In his Second Reading Speech on the need for a Racial Discrimination Legislation Amendment Bill (1992), Attorney General Michael Duffy asserted Australia had an "obligation" to give legislative force to this Convention so as to curtail "extremist organisations" and "serious" public acts to the detriment of certain minorities (2) The logic was not concealed; the "extremist" organisations (sic) (i.e., those of any significance) could only have been (at that moment) Australian National Action (ANA) and the Australian League of Rights and the public acts would be demonstrations or public meetings.
The HREOC has also written favourably of European Parliament pronouncements of similar quality. The European Parliament (June 11 1986) issued a Declaration Against Racism and Xenophobia passed a Resolution on the Fight Against Racism and Xenophobia (May 29 1990) and created a Declaration on Racism and Xenophobia (December 29 1991); these 'enactments' advocated an array of legislative, educational and coercive measures to overcome "incitement to hatred and violence" against migrants to the European Economic Community. (3) Most European governments have enacted laws upon these predications. However, it appears that it is not disaffected youths, violent skinheads or foul-mouthed members of racist sects who have been the systematic targets of such laws. Rather, regular targets have been nationalist political parties and their officers - National Front (France), Republican Party (Germany), Flemish Bloc (Belgium), Centre Party (Holland) and similar Extreme-Right parties. The European legislation and pronouncements may mix terminology ("racism", "xenophobia") and define such entities as expressions of hatred and intolerance; however the intent has been to blunt criticism of the growth of Third World communities in Europe and restrict the expansion of parties which could capitalise upon concern at this trend. (4) Although the European legislation has generally been a failure, Australian observers have not been deterred. Rather, the European experience has been studied closely for lessons and arguments.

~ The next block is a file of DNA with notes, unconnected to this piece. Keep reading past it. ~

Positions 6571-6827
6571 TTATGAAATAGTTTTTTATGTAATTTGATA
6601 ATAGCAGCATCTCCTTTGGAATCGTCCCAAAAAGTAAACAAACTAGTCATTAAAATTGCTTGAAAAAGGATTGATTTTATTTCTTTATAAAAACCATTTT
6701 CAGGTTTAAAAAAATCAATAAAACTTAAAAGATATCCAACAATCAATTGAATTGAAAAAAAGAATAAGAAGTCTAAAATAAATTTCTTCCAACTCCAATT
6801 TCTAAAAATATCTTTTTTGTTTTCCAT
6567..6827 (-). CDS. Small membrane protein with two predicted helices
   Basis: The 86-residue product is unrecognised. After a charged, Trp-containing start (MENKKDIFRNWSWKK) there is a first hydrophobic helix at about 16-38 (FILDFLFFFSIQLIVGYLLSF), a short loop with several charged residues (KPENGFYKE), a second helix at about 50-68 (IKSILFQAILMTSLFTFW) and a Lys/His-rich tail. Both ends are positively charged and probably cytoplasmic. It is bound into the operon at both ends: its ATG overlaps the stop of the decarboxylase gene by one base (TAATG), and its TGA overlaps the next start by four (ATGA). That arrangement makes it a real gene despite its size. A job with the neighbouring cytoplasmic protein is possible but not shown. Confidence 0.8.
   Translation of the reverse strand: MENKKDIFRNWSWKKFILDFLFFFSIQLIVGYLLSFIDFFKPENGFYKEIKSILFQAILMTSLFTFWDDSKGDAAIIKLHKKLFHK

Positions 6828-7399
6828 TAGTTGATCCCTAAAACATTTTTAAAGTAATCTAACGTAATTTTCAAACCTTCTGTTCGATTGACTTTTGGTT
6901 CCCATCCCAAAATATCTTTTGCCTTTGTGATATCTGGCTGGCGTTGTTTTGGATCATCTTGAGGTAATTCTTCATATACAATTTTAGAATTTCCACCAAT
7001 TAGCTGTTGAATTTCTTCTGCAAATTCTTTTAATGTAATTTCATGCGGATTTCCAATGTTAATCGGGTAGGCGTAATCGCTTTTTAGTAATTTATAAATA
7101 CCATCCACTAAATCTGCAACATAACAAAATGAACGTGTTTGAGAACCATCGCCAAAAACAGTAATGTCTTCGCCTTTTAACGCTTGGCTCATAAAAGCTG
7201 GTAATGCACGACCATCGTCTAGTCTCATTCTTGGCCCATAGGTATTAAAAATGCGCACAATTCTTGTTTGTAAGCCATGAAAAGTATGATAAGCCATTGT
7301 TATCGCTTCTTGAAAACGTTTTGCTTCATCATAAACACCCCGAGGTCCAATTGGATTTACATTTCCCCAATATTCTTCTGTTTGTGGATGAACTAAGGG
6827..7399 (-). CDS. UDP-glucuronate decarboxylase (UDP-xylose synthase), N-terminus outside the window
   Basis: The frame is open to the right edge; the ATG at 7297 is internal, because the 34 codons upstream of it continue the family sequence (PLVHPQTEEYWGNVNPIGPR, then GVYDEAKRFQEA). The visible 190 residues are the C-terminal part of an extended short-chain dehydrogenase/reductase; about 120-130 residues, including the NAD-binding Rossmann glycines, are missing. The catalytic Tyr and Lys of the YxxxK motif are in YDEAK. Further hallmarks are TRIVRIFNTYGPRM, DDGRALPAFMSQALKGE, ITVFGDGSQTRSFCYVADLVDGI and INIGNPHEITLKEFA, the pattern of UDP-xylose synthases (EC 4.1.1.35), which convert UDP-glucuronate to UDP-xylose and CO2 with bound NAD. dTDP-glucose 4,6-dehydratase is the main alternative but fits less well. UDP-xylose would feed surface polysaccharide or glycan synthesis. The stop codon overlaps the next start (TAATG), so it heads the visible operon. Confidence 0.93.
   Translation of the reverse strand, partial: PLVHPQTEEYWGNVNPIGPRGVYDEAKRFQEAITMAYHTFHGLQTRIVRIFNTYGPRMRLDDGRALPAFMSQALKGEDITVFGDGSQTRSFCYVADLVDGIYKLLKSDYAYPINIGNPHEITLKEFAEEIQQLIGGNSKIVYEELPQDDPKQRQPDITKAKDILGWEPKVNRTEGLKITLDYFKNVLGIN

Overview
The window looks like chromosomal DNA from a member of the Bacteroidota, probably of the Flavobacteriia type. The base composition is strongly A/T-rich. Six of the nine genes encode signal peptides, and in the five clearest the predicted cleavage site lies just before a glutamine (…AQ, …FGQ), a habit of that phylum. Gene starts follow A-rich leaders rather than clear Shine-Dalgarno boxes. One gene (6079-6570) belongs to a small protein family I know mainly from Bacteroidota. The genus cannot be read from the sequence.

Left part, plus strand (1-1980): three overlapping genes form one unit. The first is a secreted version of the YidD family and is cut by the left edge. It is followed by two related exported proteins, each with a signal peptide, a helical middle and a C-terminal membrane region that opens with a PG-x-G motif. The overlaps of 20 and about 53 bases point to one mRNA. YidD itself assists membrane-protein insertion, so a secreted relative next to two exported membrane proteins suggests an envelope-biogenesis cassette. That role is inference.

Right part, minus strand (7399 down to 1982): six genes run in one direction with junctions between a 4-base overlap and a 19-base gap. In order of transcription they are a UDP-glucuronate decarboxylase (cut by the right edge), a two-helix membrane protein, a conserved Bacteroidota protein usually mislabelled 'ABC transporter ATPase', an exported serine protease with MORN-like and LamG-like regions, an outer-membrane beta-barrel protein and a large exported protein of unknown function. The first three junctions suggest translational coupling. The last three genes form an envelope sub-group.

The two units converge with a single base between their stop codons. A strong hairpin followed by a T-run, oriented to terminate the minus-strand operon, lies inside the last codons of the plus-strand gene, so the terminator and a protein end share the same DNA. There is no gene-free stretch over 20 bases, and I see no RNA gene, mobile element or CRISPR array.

Two anomalies in the discussion are noticeable. Firstly, there is an assumption made by proponents of ARVL that criticism of immigration into European societies (including Australia) is "racism" and that racist ideology as expressed in any racist sect (e.g. by neo-Nazi groups in Germany) must also motivate the leaders of the "nationalist" parties. Secondly, whilst there are major organisations of the "Extreme Right" in Europe (as mentioned), the same cannot have been said for Australia in 1995. Australian ARVL might therefore have been "pre-emptive" in character; while some "racist violence" may have existed along with some grouplets which are labelled "racist", there were only tentative signs in 1995 that any anti-immigration party could advance beyond the margins. "Hate organisations" were/are inconsequential and eschewed by Extreme Right groups.
THE NATIONAL INQUIRY INTO RACIST VIOLENCE